And we end with a body count of fifteen, including Richard himself.
In the opening, we have a frame of reference to the time in which the action takes place. Buckingham is going to be executed on All Soul’s Day. And we see all of the souls that Richard has taken.
And now, for a brief comparison between Richard and Richmond:
- Richard goes to bed with a bowl of wine (very Roman), while Richmond kneels down in prayer before retiring. The old Rome vs. the new. Oh, not to mention that the East is capitalized when Stanley refers to it…Nothing cool comes from East to West in history…oh…wait…
- Richard mentions saints (Paul, the saint of conversion–right after his conscience is eaten away by the “dream” of the ghosts–and George, the saint of battle) but never actually prays to them, while Richmond seems in constant prayer to God and the saints.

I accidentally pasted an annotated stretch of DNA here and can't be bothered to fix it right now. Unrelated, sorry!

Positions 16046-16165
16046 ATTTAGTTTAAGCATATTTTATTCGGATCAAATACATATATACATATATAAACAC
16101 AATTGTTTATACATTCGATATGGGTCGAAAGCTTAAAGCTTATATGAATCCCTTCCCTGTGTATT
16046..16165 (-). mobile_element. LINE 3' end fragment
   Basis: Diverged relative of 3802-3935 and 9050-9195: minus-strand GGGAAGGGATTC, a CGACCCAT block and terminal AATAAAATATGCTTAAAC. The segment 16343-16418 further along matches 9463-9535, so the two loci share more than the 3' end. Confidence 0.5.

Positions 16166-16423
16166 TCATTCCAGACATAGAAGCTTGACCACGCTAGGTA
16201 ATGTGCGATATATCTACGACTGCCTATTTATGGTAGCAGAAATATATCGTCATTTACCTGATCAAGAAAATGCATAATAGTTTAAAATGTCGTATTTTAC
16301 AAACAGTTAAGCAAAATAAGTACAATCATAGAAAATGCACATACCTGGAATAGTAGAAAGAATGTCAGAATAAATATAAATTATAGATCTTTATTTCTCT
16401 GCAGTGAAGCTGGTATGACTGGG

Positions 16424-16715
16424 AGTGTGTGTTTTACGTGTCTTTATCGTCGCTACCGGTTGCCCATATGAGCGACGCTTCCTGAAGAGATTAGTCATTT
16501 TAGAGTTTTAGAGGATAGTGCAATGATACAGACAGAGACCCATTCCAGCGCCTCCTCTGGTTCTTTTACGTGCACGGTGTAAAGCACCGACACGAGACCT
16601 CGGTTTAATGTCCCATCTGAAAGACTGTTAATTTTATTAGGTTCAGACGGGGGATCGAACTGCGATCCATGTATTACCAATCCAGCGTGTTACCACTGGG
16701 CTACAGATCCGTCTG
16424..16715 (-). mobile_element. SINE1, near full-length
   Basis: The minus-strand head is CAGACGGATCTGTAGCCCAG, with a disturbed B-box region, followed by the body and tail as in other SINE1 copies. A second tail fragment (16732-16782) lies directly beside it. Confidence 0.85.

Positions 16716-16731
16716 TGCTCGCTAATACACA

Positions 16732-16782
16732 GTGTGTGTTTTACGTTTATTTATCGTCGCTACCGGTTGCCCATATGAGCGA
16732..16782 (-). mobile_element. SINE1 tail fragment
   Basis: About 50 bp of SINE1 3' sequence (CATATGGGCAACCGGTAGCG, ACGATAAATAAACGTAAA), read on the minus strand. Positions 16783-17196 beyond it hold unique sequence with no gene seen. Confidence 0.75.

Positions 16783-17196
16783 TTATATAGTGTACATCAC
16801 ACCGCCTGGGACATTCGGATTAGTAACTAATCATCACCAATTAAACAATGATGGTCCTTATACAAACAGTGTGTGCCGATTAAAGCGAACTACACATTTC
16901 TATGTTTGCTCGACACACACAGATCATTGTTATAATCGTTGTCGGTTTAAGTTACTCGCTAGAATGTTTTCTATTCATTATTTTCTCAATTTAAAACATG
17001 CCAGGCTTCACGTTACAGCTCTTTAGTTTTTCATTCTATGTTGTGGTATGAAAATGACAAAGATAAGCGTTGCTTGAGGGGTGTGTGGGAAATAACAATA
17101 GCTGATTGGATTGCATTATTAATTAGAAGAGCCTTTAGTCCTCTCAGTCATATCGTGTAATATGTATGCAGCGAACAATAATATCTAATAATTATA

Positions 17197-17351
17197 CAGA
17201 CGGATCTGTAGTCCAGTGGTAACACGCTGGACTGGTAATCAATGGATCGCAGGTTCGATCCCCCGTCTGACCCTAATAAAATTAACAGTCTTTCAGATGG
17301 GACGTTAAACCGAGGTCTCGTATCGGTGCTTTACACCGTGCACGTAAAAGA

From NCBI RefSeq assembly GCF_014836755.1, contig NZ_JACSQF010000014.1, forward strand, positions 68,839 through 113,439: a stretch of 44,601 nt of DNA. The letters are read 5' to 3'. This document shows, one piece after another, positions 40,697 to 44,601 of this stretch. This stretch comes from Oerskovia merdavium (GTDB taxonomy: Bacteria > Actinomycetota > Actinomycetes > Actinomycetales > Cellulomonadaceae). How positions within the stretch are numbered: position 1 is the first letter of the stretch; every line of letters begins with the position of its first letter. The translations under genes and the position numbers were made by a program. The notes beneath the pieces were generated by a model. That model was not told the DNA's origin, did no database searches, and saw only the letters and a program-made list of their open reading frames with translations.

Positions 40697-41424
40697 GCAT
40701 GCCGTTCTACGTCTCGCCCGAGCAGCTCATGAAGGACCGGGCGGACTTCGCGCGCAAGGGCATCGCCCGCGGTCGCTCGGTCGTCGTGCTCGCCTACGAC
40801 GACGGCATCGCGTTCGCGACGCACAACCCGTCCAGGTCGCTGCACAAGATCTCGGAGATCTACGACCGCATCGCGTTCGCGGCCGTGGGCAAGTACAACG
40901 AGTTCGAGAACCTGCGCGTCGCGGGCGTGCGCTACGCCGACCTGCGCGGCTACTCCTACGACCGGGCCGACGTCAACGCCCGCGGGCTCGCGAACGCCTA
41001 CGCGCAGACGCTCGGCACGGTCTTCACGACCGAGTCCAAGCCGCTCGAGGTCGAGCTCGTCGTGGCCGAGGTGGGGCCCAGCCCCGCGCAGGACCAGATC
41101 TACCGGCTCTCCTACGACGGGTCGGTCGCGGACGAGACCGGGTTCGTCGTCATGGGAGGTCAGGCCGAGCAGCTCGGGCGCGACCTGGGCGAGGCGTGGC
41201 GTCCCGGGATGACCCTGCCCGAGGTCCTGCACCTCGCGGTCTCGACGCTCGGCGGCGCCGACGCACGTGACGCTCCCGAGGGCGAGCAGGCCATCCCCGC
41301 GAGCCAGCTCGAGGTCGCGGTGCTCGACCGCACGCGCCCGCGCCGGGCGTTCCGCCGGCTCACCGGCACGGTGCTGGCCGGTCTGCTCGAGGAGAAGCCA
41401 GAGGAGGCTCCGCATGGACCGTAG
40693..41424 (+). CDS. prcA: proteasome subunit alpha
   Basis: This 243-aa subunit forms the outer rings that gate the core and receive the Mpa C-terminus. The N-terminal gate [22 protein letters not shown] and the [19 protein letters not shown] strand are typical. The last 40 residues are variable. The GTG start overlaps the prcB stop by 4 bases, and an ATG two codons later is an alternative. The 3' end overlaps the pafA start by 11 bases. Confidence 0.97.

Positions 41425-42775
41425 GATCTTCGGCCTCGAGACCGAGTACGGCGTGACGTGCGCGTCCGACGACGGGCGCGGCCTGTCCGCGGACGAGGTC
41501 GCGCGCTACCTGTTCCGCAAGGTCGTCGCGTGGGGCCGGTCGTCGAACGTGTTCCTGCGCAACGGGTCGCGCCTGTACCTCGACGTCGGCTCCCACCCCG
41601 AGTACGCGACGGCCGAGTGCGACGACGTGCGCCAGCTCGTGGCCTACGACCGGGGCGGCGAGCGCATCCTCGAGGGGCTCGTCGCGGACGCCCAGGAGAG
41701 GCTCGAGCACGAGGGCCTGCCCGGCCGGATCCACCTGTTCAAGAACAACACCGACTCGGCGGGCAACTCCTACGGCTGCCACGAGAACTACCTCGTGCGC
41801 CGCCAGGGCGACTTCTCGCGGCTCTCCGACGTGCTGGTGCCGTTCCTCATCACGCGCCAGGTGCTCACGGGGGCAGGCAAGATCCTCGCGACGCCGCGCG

- Their speeches contain what they are fighting for–Richard appeals to material needs, such as their land and wives, while Richmond makes the appeal to justice, God, and England herself. Richmond’s speech gets you going! Richard, far from the plays opening speech, is just…flat.
“My kingdom for a horse!” (V.iv.7). Richard dies on the field of battle by the hand of Richmond. But, wait, I thought historically he lost the battle and was imprisoned in the tower. What is Shakespeare saying by making him die during the context of the battle? Perhaps that the battle is where his life, as he made it, truly ended there? Or that we needed to see justice served?
The play ends in a prayer, that England will never again be soaked in so much blood. Historically, that doesn’t exactly happen…and Shakespeare is writing during such a time where things are rather…bloody. Points to you if you guess who’s blood is being shed and under who’s reign it begins. Richmond’s final speech is also to note the reconciliation between houses. Very very cool, and extremely satisfying after watching such a body count amass during the play.
I’ll do a final wrap-up of general themes through the play for Sunday. Until then, “Now civil wounds are stopp’d; peace lives again” (V.v.40).